Paid Media

Case Study: Reducing Display Network CPA by 60%

One of the hardest things about working with lower budget accounts is the lack of data, making it difficult to test what works - something that's basically essential to the success of a PPC campaign.

This is especially true on the Google display network. There are so many impressions available in almost any industry that your budget gets eaten up real quick if you aren't ruthless with bid management and placement selection. If you don't spend the time and money it takes to figure out what's converting, you'll end up wasting an enormous amount of money for little result.

Our budget on this campaign is just over $2,000 / month, and here's a screenshot of our CPA over time. You can see it started really high, over $190. Over time it dropped to $45.

CPA over time on the Google display network

Data collection

Even on low-budget campaigns, you need to collect data. You may end up having to make educated guesses based on that data instead of reaching true statistical significance, which is fine, just make sure you have a reason for doing what you're doing.

After collecting data on this project, we noticed had just a few more conversions, a higher conversion rate, and a very reasonable CPA compared with all the other ads our sites were showing up on.

The only problem is we had tons of sites with a single conversion and only gave us 3, certainly not a significant difference.

Sample AdWords Placement Report

Common sense on placements

But we did see just a few more conversions and a much higher conversion rate on AccuWeather, so at this point we had two options:

  1. Continue running on all sites until we start to see a more significant trend emerging.
  2. Remove all other placements and focus only on AccuWeather.

This site is in the travel industry and so it made sense that people might be checking the weather before converting, and at this rate it might take a year to get any significant data out of all these placements, so we went with option 2.

It turned out to be a good choice. We ended up adding a few other weather-related sites into the mix but that change was responsible for about half the improvement.

Targeting by Gender

Next we looked at the gender report and it turns out that males were responsible for the vast majority of our conversions at a significantly lower CPA than both "Females" and "Unknown."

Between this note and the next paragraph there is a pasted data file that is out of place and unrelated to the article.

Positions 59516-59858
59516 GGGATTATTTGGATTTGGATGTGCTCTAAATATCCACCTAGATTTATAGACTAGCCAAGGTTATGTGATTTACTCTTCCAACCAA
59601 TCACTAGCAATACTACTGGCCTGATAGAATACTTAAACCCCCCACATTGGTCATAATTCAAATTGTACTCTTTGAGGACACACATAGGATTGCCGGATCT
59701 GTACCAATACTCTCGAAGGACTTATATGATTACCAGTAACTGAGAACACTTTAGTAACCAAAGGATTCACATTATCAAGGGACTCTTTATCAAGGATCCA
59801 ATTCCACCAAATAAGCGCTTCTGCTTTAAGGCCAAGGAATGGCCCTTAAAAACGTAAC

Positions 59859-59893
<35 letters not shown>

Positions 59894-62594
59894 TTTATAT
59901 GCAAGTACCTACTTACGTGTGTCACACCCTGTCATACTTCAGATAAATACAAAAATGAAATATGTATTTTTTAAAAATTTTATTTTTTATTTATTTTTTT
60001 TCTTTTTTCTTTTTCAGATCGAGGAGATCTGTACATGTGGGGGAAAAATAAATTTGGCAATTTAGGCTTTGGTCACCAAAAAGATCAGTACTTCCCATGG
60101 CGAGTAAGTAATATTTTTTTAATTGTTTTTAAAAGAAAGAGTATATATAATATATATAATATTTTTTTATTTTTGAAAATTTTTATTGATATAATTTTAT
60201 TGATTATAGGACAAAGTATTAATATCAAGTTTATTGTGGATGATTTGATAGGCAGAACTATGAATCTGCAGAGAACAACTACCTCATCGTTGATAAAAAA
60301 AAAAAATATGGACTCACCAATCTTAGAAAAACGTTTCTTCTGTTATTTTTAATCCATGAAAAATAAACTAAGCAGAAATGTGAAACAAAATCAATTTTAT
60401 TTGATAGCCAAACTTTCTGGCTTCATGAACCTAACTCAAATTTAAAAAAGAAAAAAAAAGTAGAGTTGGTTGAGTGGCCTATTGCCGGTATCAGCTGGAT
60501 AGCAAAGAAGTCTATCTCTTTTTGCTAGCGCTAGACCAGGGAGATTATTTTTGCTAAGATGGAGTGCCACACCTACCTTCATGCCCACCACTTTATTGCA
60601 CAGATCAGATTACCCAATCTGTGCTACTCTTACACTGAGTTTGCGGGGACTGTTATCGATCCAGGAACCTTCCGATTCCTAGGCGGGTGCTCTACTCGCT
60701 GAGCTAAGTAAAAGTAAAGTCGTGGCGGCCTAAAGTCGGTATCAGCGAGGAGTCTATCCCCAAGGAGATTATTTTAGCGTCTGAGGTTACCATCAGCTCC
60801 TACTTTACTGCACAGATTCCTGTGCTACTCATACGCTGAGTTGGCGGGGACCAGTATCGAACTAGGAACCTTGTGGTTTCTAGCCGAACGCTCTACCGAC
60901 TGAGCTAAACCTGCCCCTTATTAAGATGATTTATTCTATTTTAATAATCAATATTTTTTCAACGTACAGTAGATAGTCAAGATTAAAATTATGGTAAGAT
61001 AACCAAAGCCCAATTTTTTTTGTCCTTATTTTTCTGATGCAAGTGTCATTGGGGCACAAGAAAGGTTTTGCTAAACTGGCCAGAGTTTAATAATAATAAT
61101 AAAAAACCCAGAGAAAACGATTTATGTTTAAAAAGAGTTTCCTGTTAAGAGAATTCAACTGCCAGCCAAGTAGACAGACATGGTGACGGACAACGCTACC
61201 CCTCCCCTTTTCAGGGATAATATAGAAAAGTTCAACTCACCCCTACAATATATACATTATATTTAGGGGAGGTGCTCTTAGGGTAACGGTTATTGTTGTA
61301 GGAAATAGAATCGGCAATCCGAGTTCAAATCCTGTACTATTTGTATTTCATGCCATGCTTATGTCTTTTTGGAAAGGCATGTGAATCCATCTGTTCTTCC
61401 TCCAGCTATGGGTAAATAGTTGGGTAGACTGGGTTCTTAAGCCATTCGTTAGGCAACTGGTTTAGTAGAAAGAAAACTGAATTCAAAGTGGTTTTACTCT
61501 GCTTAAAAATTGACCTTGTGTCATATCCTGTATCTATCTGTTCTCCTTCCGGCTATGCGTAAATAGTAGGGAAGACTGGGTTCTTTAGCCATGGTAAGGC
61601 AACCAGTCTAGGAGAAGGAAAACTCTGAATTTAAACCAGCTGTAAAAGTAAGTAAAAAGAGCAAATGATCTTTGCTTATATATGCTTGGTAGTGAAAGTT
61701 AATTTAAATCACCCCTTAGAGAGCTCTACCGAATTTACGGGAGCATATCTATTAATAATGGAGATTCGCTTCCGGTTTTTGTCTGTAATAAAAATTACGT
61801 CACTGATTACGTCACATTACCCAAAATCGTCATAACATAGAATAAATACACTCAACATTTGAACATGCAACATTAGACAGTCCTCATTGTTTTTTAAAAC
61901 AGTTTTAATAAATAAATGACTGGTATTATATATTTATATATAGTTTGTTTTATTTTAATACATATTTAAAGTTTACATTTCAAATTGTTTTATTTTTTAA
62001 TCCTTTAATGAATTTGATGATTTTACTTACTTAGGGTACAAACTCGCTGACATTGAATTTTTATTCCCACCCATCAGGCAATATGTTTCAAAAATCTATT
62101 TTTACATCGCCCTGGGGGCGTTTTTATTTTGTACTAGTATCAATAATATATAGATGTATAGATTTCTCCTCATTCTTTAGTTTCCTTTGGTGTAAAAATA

AdWords Gender Report

This was such a significant difference that we disabled "Female" and "Unknown" entirely.

Targeting by Parental Status

Next we took a look at parental status - yep that's an option in AdWords. Turns out, parents were our cheapest conversions, unknowns were a bit more expensive but accounted for a good chunk of our volume, and non-parents were very low volume, very high cost.

AdWords parental status targeting

Disabling "Not a parent" gave us another incremental improvement.

Further improvement

We could further refine our placements by reviewing the actual pages our ads were showing up on. Often, only certain pages on a site may be converting at a decent rate and the rest poorly. Cutting out those underperforming pages on our high-performing placements could help things even more.

Additionally, we could use the "common sense" approach to finding new, profitable placements should the client decide to increase the budget.


Display campaigns, out of the box, will almost always perform terribly. It's important to take the time to review all the reports, figure out which keywords, placements, topics, demographics, etc are giving you the best result, and ruthlessly trim the fat.

In the absence of enough data, start with an understanding of your target customer and a little common sense. What websites are your prospects likely to visit? What's their age? Gender? Parental status?

This will help prevent you wasting what little budget you might have to start with.

John Crenshaw
John Crenshaw
UFO company founder. 15+ years experience in performance marketing.
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